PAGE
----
196 mg/dL195 mg/dL194 mg/dL193 mg/dL192 mg/dL191 mg/dL190 mg/dL189 mg/dL
188 mg/dL187 mg/dL186 mg/dL185 mg/dL184 mg/dL183 mg/dL182 mg/dL181 mg/dL
180 mg/dL179 mg/dL178 mg/dL177 mg/dL176 mg/dL175 mg/dL174 mg/dL173 mg/dL
172 mg/dL171 mg/dL170 mg/dL169 mg/dL168 mg/dL167 mg/dL166 mg/dL165 mg/dL
164 mg/dL163 mg/dL162 mg/dL161 mg/dL160 mg/dL159 mg/dL158 mg/dL157 mg/dL
156 mg/dL155 mg/dL154 mg/dL153 mg/dL152 mg/dL151 mg/dL150 mg/dL 
Marked hypotransferrinemia
149 mg/dL148 mg/dL147 mg/dL146 mg/dL145 mg/dL144 mg/dL143 mg/dL142 mg/dL
141 mg/dL140 mg/dL139 mg/dL138 mg/dL137 mg/dL136 mg/dL135 mg/dL134 mg/dL
133 mg/dL132 mg/dL131 mg/dL130 mg/dL129 mg/dL128 mg/dL127 mg/dL126 mg/dL
125 mg/dL124 mg/dL123 mg/dL122 mg/dL121 mg/dL120 mg/dL119 mg/dL118 mg/dL
117 mg/dL116 mg/dL115 mg/dL114 mg/dL113 mg/dL112 mg/dL111 mg/dL110 mg/dL
109 mg/dL108 mg/dL107 mg/dL106 mg/dL105 mg/dL104 mg/dL103 mg/dL102 mg/dL
101 mg/dL100 mg/dL99 mg/dL98 mg/dL97 mg/dL96 mg/dL95 mg/dL94 mg/dL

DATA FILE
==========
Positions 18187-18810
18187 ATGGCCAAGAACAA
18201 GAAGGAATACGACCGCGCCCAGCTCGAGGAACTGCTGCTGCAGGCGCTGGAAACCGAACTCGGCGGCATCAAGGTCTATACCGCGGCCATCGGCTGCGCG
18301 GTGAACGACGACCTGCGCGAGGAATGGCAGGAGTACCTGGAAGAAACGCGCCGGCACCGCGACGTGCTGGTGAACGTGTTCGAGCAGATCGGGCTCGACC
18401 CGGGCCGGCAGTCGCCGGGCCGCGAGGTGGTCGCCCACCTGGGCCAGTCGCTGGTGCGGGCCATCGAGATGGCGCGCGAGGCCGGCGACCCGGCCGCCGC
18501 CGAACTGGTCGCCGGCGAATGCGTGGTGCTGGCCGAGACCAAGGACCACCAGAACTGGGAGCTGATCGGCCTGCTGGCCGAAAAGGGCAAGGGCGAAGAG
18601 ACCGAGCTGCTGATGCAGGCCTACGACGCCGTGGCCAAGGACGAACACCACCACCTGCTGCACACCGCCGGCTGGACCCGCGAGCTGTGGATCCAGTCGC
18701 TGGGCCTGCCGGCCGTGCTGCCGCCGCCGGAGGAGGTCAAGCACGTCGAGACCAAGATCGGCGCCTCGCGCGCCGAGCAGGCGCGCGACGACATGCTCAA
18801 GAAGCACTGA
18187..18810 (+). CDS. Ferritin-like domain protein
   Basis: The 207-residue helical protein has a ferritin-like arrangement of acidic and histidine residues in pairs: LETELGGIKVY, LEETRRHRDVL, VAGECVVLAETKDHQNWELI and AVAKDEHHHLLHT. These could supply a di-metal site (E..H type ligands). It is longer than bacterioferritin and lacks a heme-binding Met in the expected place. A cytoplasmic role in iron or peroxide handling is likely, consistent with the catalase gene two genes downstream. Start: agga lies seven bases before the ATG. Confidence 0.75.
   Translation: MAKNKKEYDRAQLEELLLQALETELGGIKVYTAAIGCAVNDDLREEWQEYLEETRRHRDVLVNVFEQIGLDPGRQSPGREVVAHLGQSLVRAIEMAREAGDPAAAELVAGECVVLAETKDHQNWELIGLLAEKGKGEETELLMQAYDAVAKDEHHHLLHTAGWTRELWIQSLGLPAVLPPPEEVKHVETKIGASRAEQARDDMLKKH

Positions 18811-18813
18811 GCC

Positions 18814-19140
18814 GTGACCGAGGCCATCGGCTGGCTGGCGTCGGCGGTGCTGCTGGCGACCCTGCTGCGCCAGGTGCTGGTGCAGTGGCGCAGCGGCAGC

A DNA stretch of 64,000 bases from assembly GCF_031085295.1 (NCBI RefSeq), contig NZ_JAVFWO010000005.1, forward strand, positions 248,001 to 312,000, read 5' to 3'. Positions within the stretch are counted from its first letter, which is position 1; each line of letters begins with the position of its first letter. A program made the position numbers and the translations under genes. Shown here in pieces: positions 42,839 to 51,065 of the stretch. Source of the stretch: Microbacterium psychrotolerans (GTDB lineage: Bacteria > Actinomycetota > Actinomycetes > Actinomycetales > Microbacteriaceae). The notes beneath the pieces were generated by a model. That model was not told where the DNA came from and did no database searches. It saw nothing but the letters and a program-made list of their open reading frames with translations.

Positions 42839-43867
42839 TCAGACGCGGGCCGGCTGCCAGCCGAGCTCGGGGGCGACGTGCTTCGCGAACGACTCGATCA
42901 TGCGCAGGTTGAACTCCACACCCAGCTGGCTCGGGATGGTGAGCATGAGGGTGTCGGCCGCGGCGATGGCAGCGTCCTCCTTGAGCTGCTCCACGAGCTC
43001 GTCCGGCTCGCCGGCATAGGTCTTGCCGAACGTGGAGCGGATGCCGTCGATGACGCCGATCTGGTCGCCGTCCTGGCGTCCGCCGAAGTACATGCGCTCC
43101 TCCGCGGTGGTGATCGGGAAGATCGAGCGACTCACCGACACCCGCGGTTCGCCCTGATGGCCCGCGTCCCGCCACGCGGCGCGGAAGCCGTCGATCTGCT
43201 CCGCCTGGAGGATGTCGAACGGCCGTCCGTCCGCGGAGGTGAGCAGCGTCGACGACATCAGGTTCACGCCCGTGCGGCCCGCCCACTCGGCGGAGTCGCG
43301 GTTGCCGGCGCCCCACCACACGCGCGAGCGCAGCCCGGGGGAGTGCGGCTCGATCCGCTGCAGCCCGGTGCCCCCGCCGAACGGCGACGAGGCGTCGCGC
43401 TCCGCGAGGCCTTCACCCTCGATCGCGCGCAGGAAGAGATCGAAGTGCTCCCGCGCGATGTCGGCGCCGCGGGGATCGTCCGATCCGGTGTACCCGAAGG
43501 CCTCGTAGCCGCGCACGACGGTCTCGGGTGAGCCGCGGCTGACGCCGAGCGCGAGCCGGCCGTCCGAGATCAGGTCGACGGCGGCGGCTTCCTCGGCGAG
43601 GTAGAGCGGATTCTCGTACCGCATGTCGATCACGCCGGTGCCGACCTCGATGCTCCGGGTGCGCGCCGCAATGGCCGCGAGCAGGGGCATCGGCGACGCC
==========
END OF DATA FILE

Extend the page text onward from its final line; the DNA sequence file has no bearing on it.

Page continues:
93 mg/dL92 mg/dL91 mg/dL90 mg/dL89 mg/dL88 mg/dL87 mg/dL86 mg/dL
85 mg/dL84 mg/dL83 mg/dL82 mg/dL81 mg/dL80 mg/dL79 mg/dL78 mg/dL
77 mg/dL76 mg/dL75 mg/dL74 mg/dL73 mg/dL72 mg/dL71 mg/dL70 mg/dL
69 mg/dL68 mg/dL67 mg/dL66 mg/dL65 mg/dL64 mg/dL63 mg/dL62 mg/dL
61 mg/dL60 mg/dL59 mg/dL58 mg/dL57 mg/dL56 mg/dL55 mg/dL54 mg/dL
53 mg/dL52 mg/dL51 mg/dL50 mg/dL49 mg/dL48 mg/dL47 mg/dL46 mg/dL
45 mg/dL44 mg/dL43 mg/dL42 mg/dL41 mg/dL40 mg/dL39 mg/dL38 mg/dL
37 mg/dL36 mg/dL35 mg/dL34 mg/dL33 mg/dL32 mg/dL31 mg/dL30 mg/dL
29 mg/dL28 mg/dL27 mg/dL26 mg/dL25 mg/dL24 mg/dL23 mg/dL22 mg/dL
21 mg/dL20 mg/dL19 mg/dL18 mg/dL17 mg/dL16 mg/dL15 mg/dL14 mg/dL
13 mg/dL12 mg/dL11 mg/dL10 mg/dL    
Severe hypotransferrinemia
9 mg/dL8 mg/dL7 mg/dL6 mg/dL5 mg/dL4 mg/dL3 mg/dL2 mg/dL
1 mg/dL0 mg/dL      
foto de Dr. Javier Muga Bustamante
Written by

Dr. Javier Muga Bustamante

Last update: 21/04/2020

Bibliography

  • Total Iron Binding Capacity and Transferrin Concentration in the Assessment of Iron Status. Disponible en: https://www.researchgate.net
  • Tietz. Fundamentals of Clinical Chemistry. Carl A. Burtis, Edward R. Ashwood, David E. Bruns, Barbara G. Sawyer. WB Saunders Company, 2008. Pag 302. ISBN: 978-0-7216-3865-2.